The cat is out of the bag. In wake of the most dramatic residency match in the history of emergency medicine, it is no secret that our specialty is struggling. We are losing the fight, and medical students have wisely recognized this. Extreme ownership, a term coined by a Navy SEAL, is the concept that you are responsible for everything in your world. The buck stops with you.
Everyone likes to blame private equity, and surely, they do seem like a Lernaean Hydra monster. But EM could use a healthy dose of extreme ownership. Regarding the impending EP surplus, academic centers and nonprofit health systems alike contributed by creating new programs or increasing their cohorts.
Other programs that have implemented nonphysician provider (NPP) “fellowships” are merely training our replacements. EM residents are pitted in fierce competition against an ever-expanding number of “providers,” watering down precious learning opportunities.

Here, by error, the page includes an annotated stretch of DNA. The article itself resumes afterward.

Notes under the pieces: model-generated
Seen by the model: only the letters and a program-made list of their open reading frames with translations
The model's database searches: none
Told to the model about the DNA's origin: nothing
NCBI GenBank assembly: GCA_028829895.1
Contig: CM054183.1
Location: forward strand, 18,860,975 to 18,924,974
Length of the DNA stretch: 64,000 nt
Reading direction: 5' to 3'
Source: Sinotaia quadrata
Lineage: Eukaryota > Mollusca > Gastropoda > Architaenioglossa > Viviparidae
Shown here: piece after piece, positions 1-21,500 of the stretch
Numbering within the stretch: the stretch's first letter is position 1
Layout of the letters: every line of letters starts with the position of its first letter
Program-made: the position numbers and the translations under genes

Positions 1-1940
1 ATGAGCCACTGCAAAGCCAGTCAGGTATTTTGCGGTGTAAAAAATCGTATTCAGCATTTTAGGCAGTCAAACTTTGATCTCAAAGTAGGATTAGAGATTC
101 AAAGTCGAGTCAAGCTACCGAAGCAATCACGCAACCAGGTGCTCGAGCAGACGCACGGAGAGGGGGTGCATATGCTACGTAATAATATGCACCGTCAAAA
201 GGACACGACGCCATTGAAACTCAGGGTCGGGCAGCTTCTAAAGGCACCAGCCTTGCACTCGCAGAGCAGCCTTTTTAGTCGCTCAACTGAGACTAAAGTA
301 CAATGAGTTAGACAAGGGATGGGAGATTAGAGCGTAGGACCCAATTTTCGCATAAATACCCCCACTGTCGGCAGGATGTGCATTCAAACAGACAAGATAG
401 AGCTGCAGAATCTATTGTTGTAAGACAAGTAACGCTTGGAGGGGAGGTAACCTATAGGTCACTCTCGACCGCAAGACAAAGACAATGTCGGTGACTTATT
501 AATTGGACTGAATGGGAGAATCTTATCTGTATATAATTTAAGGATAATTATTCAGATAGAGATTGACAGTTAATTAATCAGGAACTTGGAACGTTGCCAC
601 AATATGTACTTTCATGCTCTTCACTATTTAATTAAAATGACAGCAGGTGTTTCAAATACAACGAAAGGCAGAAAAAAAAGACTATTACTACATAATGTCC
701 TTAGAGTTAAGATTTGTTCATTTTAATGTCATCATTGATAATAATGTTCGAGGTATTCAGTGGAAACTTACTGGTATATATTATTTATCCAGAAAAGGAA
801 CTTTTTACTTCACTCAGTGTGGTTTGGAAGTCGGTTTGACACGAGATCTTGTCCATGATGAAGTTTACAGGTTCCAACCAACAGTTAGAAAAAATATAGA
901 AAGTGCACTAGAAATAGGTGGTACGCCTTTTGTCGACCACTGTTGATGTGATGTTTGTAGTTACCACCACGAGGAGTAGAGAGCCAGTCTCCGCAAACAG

The Accreditation Council for Graduate Medical Education and the Residency Review Committee have allowed unchecked proliferation of programs that have no business becoming accredited. Medical directors who influence EP staffing and ratios for NPPs have become lackadaisical. State medical boards are asleep at the wheel, allowing for NPP scope creep with no oversight or medicolegal consequences. Everyone has heard stories of democratic group leaders who sold their practices to make a fortune while abandoning the masses.
Any EP can advocate at the hospital, local, state, and even national level. We all have a role to play. It's time to look in the mirror and take extreme ownership in this evolving crisis.
Clayton Korson, MD